That's actually complicated, you hit several phonetic and grammar rules at once here.
Kobieta is the most regular – nouns ending with -a after a hard consonant get -y: kobiety. The definition of hard consonants is quite complicated, I'll omit it for now.
Dziewczynka is also regular, but in Polish you never put y after k or g, so it's dziewczynki.
Mężczyzna appears as if it would be mężczyzny, but it's masculine personal noun, which have the following rules for nominative plural:
either add -owie, or
if the final consonant is hard, instead or -y use -i, with appropriate palatalization rules
if the final consonant is not hard, form the plural as usual
Since n is hard, you add -i and get mężczyźni.
There are no hard rules when you use -owie and when -i, so the plural of masculine personal nouns is preferably always remembered.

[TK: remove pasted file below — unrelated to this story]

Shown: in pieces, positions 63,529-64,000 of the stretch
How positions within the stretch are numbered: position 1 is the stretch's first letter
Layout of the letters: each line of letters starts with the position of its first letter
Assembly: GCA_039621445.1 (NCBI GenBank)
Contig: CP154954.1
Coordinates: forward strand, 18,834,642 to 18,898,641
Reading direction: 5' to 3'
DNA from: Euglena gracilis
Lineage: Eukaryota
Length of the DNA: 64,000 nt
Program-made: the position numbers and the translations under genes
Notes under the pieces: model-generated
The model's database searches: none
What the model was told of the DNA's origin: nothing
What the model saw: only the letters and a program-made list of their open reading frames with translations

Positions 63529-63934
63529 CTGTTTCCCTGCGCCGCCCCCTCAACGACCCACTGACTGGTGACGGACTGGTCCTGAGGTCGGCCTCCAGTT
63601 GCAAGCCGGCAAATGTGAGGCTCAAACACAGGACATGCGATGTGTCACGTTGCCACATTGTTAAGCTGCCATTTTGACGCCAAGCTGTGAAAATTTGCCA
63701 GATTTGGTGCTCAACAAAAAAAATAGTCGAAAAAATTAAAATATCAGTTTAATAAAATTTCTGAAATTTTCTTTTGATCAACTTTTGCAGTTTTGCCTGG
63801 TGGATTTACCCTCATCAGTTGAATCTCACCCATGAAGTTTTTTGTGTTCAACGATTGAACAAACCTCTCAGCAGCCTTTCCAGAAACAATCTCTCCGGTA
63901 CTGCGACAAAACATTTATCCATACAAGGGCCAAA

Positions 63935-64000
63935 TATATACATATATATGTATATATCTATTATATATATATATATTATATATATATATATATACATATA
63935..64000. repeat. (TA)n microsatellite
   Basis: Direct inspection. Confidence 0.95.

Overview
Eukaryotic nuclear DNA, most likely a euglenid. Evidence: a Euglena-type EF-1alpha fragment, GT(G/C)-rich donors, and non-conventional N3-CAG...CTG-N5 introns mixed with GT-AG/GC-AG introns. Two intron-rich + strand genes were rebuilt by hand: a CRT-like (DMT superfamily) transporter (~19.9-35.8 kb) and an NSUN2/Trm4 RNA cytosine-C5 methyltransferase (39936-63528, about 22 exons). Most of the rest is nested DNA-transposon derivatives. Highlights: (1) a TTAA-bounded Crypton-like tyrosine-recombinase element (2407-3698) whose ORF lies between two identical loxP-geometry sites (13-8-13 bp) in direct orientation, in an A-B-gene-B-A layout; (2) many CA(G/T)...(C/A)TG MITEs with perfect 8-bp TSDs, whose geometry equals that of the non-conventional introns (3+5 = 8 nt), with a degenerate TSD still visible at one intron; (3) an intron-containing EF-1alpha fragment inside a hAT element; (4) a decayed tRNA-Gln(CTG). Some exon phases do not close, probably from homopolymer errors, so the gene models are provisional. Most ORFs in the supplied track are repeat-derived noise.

Chłopiec–chłopcy is simply irregular.
The details would form a several-page long essay, and I don't think this is an appropriate time for that.
Chkopiec/ chlopcy also follows a rule. Masculine animate nouns ending in -iec, -ies, or -ek, lose the ie/e when a case ending is added, so chlopiec -> chlopcy, pies (dog) -> psy, Marek (a man's name -Mark) -> Marki. One would expect 'chlopci', however, it's altered to 'chlopcy' in order to retain the phonetic sound of 'c', rather than 'ci', which is a different phoneme from 'c' and 'i' separately. Remember the written grammar will follow what's spoken (and easier to say), so many things that look weird when written are like that because either it's easier to say, or fits in with how similar forms are spoken. (e.g. in English we have 'an' instead of 'a' for nouns beginning with a vowel because it's difficult to repeat vowel sounds- but remember, it's before a word that starts with a vowel sound, not a written/ letter vowel, i.e. we say 'this is a unique book', not 'an unique', because the 'you' sound (in 'unique') is consonantal, even though it's written as a vowel.